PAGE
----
“We have introduced rail service, about four Troup has been done and that will ease the congestion. we have the standard gauge into Apapa. The roads are being done now, by March 2021 crick, and Liverpool would have been completed and most importantly the road linking to Tincan, Oshodi, will be delivered. that would be a relief. when we have rail, inland waterways and roads, the congestion will disappear, the cost will crash, there will be efficiency and we would attract more cagoes’’

While stating the importance of the Apapa rail, Bello said for everything trips, 38trucks are taken off the road. He disclosed that the shippers council is also concentrating on other modes especially the inland water ways where batches would be used to deliver or clear Cargoes from the rail.

“Rail will solve a lot of problems chief of which having multiple modes of delivery and evacuation of Cargoes. We have relied until recently on roads alone with dangerous consequences; access to the port is denied especially for export cargoes, this has led to delay, loss of revenue, loss of manpower.”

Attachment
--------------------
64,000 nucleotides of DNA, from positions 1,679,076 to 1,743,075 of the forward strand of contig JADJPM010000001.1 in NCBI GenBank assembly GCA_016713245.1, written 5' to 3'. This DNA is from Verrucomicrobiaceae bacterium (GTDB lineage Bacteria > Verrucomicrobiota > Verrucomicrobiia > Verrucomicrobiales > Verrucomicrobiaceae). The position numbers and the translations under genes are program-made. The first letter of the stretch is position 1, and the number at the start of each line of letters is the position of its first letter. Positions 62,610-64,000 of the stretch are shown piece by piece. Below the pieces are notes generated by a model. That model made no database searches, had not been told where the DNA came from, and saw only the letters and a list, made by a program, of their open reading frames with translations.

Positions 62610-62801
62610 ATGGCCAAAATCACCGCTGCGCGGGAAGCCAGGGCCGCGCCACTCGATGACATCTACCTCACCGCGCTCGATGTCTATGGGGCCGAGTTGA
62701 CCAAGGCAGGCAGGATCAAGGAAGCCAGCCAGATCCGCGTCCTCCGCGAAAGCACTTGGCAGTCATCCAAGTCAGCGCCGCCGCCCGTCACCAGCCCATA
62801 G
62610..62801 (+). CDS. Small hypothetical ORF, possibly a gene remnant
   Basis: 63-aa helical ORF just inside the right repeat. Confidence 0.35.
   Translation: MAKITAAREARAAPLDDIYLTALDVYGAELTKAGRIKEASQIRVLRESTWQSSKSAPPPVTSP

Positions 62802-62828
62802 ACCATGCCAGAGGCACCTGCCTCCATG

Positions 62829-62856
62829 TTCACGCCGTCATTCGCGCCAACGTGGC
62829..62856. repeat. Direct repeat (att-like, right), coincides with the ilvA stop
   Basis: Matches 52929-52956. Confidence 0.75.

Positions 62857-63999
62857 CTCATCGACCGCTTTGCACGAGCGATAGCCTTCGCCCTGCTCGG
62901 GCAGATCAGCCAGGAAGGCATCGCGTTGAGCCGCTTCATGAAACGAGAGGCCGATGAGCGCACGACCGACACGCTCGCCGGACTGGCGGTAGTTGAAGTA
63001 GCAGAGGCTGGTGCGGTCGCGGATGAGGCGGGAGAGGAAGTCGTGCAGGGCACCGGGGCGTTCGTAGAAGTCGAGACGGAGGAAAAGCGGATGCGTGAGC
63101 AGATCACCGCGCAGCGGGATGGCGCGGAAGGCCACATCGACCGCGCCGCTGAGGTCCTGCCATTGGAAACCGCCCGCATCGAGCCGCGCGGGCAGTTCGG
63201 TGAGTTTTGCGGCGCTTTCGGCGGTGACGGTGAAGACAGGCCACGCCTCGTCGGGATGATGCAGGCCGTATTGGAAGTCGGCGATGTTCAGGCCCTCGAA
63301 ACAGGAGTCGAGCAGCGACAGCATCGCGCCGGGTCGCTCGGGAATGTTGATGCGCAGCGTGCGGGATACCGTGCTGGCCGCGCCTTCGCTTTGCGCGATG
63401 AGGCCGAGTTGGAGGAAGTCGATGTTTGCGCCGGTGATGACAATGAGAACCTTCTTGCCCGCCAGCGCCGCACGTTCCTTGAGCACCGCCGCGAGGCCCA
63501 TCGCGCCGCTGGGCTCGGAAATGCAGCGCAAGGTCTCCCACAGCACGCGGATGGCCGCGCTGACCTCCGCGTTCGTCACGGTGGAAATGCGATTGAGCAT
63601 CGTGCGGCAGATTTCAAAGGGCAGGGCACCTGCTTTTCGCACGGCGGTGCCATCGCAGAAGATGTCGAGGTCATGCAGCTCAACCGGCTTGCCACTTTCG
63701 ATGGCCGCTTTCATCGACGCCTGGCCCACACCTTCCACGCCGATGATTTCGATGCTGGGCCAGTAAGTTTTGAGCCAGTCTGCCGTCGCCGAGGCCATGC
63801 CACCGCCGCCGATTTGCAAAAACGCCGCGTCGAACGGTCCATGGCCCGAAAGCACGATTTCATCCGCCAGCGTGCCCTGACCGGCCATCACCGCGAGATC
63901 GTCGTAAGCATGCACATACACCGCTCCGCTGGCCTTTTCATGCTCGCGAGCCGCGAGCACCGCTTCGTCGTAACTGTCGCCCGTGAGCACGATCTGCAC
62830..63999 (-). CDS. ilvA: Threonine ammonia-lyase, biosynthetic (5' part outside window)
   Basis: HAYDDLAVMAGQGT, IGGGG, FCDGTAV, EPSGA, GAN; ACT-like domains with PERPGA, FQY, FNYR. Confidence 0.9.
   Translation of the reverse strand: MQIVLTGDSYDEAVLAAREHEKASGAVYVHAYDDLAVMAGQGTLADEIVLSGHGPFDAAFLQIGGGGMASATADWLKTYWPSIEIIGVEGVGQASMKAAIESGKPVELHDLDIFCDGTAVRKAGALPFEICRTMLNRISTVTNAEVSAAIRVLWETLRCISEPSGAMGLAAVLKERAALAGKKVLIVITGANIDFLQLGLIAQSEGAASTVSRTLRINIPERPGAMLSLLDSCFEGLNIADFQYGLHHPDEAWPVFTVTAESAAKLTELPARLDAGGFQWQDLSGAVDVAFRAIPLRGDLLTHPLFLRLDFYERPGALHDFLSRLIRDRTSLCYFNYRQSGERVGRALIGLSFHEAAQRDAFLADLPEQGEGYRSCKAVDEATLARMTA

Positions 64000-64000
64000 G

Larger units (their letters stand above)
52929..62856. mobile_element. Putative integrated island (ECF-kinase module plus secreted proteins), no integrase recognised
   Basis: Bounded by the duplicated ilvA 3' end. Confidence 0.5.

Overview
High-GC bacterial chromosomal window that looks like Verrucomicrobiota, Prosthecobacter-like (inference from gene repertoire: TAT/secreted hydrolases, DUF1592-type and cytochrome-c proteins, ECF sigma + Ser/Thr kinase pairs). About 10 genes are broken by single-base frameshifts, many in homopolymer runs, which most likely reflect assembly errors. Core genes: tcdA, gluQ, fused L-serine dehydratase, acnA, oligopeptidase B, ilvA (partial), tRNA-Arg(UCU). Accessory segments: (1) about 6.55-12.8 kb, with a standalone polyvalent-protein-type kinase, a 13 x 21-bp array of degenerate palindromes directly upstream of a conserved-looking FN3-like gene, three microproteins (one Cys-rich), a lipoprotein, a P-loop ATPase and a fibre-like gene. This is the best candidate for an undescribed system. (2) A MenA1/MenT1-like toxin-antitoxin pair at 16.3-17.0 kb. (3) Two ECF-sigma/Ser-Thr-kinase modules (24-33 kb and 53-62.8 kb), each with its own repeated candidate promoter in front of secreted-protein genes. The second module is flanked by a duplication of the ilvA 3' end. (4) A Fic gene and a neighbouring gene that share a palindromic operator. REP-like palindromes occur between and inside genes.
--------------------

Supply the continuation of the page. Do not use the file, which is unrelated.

rail is faster, cheaper and reliable and more certain. We have 300, 000 metric tons of cargoes from Lagos to Kano, tho and back and that exclude the export, so you can see the improvement in our logistic chains so we can haul cagoes from Kaduna, Kano, Aba, Enugu and other places towards the sea for export”

He also revealed that the Nigeria shippers council is looking at standard operating procedure for export and as well as a port community system whereby there would be a one stop shop for export including the inspection, availability of produce to export.

Bello said “ we are even talking of agric based export. if you have agric based export, we have to add value. We shouldn’t export them in their raw form, let’s process it, that will bring employment opportunities and be more beneficial to us.

“We had a meeting with lots of produce association,coca ginger, rubber and other products to see where we have comparative advantage and then push further” he concluded.